Significant uproar over a new proposed restaurant at 680 S.
Coast Highway, site of the long-closed Mosun restaurant, caused the Planning Commission last week to put off consideration of the project due to unaddressed concerns over parking, noise and view obstructions until Jan. 20.
The Red Dragon is the development concept of property owner Enshan Zhao, desires to bring a Chinese dining option to town. City records show that Zhao’s Trioasis Management LLC, based in Laguna Beach, two years ago paid $3.5 million for the property that formerly housed the popular sushi restaurant Mosun and Club M nightclub. Mosun fell into foreclosure and closed in 2011.
Speaking for Zhao at the hearing, local architect James Conrad laid out a proposal to redesign the structure originally built in 1940, which despite significant changes does not quality as a “major remodel” that modifies more than 50 percent of an existing structure. The proposed revisions include the construction of a third-story rooftop dining area of 1,496 square feet, interior structural changes to the 3,688 square foot ground level and adding a deck to the second level.
In all, the new space as proposed would house 213 customers and serve food and drinks from 11 a.m. to 10 p.m.
Planning Commission members and 20 citizens intently listened as Conrad described the plans, which would impact neighboring businesses on Coast Highway and tenants in homes behind the structure on Ramona Avenue, a narrow, one-lane dead-end.
Speakers vociferously opposed the proposed plan, which would require Ramona Avenue access for truck deliveries and trash pick-up.
Ramona Avenue residents predicted that the already congested street would only get worse if the new access is granted. “Ramona is already at capacity. People already utilize my driveway and there has been damage to my property,” one resident indicated. “The street is so busy and dangerous now,” said Beth Leeds, a resident at 671 Ramona. “Safety is a real issue and someone will be killed and it will be your fault.”
Other skeptics raised questions about parking, view obstruction and noise. “I lived through Mosun and it was terrible from a parking perspective,” said Carl Iverson, who lives at 580 Ramona and is a member of the city’s Heritage Committee. In the proposal, Red Dragon will have 118 parking spaces grandfathered to them under previous property agreements, a point that Iverson noted were “fantasy parking spots.”
In 1991, city officials approved a restaurant on the premises of a former Masonic Temple with the condition that the operators provide valet parking and 118 spaces, a Nov. 18 staff report says. Onsite parking was not required because the restaurant was a less intense use than the temple, the report says.
In a letter addressed to the committee, Maria Price, owner of rental properties at 671 and 637 Glennerye St., called the project “absolutely unacceptable,” citing a potential loss of property value and rental income due to “impeding the views that our tenants have enjoyed for decades.”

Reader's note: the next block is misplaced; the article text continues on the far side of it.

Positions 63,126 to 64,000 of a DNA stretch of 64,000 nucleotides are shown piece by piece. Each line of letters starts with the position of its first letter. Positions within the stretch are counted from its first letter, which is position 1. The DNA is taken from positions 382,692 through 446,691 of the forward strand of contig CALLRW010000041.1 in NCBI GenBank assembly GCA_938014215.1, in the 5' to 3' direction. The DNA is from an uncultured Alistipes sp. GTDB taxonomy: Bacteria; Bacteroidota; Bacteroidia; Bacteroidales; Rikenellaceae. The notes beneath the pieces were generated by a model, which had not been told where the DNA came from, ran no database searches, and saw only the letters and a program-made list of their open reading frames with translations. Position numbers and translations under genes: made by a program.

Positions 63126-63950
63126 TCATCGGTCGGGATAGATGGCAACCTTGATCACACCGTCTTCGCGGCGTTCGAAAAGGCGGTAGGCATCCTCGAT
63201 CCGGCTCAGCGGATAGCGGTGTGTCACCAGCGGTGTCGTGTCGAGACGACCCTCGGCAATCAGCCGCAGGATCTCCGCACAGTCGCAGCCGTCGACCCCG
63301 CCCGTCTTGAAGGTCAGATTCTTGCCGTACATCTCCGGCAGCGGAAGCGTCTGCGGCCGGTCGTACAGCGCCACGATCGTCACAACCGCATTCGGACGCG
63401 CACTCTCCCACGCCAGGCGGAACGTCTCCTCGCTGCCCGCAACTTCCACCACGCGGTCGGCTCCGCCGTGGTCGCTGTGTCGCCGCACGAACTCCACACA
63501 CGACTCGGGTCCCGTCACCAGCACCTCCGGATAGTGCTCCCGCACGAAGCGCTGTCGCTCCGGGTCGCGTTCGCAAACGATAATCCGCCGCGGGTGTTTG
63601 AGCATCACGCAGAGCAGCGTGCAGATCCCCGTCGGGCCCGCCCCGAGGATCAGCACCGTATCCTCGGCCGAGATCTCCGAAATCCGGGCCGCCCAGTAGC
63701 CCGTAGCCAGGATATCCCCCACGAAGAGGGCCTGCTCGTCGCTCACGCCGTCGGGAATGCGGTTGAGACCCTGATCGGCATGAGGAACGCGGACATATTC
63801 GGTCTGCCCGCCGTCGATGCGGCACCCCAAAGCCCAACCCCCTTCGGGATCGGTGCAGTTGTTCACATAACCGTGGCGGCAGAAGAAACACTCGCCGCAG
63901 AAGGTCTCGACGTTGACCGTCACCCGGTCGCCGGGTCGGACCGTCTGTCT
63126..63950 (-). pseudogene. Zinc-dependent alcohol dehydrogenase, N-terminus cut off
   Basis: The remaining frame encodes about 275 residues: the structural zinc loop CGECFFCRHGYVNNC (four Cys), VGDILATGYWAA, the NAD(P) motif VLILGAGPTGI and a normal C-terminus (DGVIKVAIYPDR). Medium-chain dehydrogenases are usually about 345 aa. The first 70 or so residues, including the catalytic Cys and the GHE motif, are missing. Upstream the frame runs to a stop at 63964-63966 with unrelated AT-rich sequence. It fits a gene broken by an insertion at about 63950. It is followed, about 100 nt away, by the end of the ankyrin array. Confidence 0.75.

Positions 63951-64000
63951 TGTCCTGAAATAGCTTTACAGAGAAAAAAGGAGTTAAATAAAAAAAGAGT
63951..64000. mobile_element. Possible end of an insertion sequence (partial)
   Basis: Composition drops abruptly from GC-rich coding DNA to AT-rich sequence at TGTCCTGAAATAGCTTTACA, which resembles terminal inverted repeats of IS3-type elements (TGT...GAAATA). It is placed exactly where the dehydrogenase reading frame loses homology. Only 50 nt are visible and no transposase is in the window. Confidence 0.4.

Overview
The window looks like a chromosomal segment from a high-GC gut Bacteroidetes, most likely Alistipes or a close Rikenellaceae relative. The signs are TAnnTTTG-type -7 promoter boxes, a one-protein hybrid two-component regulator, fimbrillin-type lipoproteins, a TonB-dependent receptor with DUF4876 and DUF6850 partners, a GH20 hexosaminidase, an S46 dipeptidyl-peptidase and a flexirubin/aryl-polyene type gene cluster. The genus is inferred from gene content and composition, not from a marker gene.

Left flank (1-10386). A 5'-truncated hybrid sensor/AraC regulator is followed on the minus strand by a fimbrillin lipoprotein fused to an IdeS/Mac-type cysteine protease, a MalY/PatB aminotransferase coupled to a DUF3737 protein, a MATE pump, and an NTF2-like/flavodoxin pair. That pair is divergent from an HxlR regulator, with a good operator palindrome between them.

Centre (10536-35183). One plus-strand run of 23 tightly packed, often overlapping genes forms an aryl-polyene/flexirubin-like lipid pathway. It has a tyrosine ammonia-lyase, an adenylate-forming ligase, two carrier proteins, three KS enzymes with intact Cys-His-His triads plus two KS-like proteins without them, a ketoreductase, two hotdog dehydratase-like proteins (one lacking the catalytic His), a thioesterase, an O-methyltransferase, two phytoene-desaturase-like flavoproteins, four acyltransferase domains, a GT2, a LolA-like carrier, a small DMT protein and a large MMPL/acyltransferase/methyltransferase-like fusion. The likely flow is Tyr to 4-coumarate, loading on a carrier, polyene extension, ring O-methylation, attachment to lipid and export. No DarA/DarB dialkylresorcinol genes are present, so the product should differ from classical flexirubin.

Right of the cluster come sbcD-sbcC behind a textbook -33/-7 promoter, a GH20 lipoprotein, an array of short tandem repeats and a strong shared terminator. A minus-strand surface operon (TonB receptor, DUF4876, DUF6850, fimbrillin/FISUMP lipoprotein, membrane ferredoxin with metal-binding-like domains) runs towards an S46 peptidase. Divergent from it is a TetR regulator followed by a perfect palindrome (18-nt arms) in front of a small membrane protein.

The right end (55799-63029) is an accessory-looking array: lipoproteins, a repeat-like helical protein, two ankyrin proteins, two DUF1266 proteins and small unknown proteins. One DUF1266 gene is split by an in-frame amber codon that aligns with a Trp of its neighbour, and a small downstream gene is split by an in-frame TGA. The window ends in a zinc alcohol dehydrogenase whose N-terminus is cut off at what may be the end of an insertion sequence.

Though not present at the meeting, project supporters of a different mood and attitude were easy to find at ground level on South Coast Highway. “I think opening the business is totally going to benefit the block and make our block more alive,” said Spirit Qin, owner of Personalitees-EZ Custom Design, a print shop, at 670 S. Coast Highway.
Neighbor Kavita Reddy, proprietor of Buy Hand, which sells handmade goods, expressed her excitement about the restaurant opening. Since the closing of Mosun in 2011, Reddy noted that there has been “no anchor tenant and very little foot traffic,” she said. “We have been working with our hands tied behind our back. This opening will revive our block. I would be shocked if any business on the block would object.”
Apparently true, as Reddy’s position was reiterated by Carolyn Ramos, property manager at 14 West, a boutique hotel at 690 S. Coast Highway. “We have been waiting a long-time for something new to take Mosun’s place,” she said. “The building’s appearance is an eyesore and makes the neighborhood look bad. We are very excited for the space to be filled again.”
Planning Commission members suggested plan changes to limit deliveries to Coast Highway or restrictions on the size of trucks using Ramona. “There are legitimate concerns that neighborhood residents raise about introducing a commercial loading zone into Ramona,” said chair Ken Sadler. Conrad said the design would incorporate street improvements to Ramona, but commission members directed him to revise plans for truck delivery on Coast Highway.
Despite postponing action on the conditional use permit request, commission members expressed tentative support for the project if the owner makes the suggested revisions to satisfy their concerns. “That whole side of the street has been a catastrophe,” said one commission member. “This project is good for that street.”
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